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SHJ Issue 14
Spring 2016

The Box Elder Bug

by Steve Kowit

When Mary asks if the little bug that I’ve just carried safely out on a stick
& shaken into the garden was a box elder bug, I put down
the Union-Trib, clear my throat, & say in my most authoritative manner,
“It most certainly was a box elder bug.” She nods in that typical
wiseass way of hers & says, “I bet you don’t even know what a box elder
bug looks like,” to which I reply: “The box elder, commonly referred to by
entomologists as Leptocoris trivittatus, is a dark brown coreid with three
longitudinal red lines on the thorax and red veins in the first pair of wings.
“It feeds,” I add as an afterthought, “mainly on the leaves of the silver
maple, that is to say the box elder tree. Hence its name.”
Well, actually that’s what I would have liked to have said, but couldn’t
because in fact I had no idea whatsoever what a box elder bug looks like,
so I didn’t know if the beautiful little creature standing on its elegant black legs
that I’d just saved from the sharp claws of our cat Bert was in fact a box
elder bug or not. Nor did I know the box elder bug fed on the box elder tree,
or that the box elder tree was also a silver maple, at least not until I walked
into what I would like to call my study, that shamble of books & manuscripts
where, at my old Pentium 4, I looked up “Box Elder bug” on Britannica Online,
& saw at once from the photo that the creature I’d taken outside was not a box
elder bug. But more importantly, just about every box elder bug website
Google comes up with refers to it as a pest, & there are all kinds of instructions
on how to exterminate it, simply because it tends to winter in human houses,
though in fact it does no damage whatsoever. The worst it can be accused of
is crapping on draperies creating tiny spots that are hard to remove.
Well, to hell with the draperies. The poor little things don’t even damage the box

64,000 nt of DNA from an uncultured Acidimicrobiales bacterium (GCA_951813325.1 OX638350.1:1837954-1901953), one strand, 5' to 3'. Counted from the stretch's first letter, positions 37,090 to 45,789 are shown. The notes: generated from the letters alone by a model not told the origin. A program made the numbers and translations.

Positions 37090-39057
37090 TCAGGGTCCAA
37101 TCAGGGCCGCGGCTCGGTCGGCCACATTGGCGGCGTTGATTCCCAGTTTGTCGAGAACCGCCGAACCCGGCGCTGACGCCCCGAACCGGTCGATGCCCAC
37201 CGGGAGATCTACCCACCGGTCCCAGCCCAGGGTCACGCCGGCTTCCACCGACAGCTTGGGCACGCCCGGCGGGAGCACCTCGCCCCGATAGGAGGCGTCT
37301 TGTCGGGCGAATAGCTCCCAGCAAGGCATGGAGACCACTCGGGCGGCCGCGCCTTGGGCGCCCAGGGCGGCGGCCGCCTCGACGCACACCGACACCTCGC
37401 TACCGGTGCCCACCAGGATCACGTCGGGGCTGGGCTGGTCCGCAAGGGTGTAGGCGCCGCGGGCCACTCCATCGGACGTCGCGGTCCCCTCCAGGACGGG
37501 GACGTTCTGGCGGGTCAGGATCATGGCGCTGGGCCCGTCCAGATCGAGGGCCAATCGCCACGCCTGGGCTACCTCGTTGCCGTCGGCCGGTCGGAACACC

elder trees they like to eat from. In short that beautiful little box elder bug
is utterly harmless. If anyone’s a pest for chrissake it’s us, isn’t it? Homo
satanicus—our own sanctimonious, genocidal, torture-loving,
insecticide-happy, maniacally exterminationist species, a species that’Well,
don’t get me started. No, the bug I took outside & shook off that stick
wasn’t a box elder, though I have no doubt whatsoever that exquisite little fellow
with his red cap & long handsome legs was every bit as benign
& seemed, as I carried him out, full of dignity & grace,
despite what must well have been his perfectly understandable fear
that he was being carried to his doom, some wretched Gaza or Auschwitz
or Nagasaki for bugs, though he is in fact far safer outside
than in a house with seven rambunctious cats, & he won’t freeze this week:
it’s the evening of the first full moon of spring—
& the weather has turned absolutely luscious & the mountain lilac is in bloom
& the snowy alyssum & African daisies & every which
sort of miraculous tiny vivid wildflower here in the back country hills.
I mean our job is to look after each other, isn’t it, & save whomever we can.
Which is when, letting him drop gently into the grass, I look around at this world
for the first time all day: In the western sky, the darkening reds of dusk.
Tecate Peak, sacred Mt. Kachama, looming over the hills of Mexico. Then, back
in the house I sit by the fireplace beneath the photo of that old Palestinian
shoemaker that my uncle George took many years ago. On the mantel,
above my left shoulder, the Cambodian Buddha that Patrick gave me,
& on the chipped brick hearth by my left foot that little tin armadillo.
In the Union-Trib I am taking in the most recent horrors that our human brethren
have unleashed upon one another when Mary looks up from the book
she’s been reading & asks me if the bug I just took outside was a box elder,
& I nod, as I’ve already told you, in my most authoritative manner, & fold
the newspaper & clear my throat, & tell her that yes, it most certainly was.


—First published in Poetry International #17 (2011), which nominated the poem for a Pushcart Prize. Republished here from Cherish: New and Selected Poems by Steve Kowit (University of Tampa Press, 2015) with kind permissions from the publisher and Mary Kowit.

See also:

1. Details About “Kowit’s Korner” and The Kowit Prize (updated in SHJ:16)

2. A Tribute to Steve Kowit in The Sun (Issue 475, July 2015)

“...we have been born here to witness and celebrate. We wonder at our purpose for living. Our purpose
is to perceive the fantastic. Why have a universe if there is no audience?” — Ray Bradbury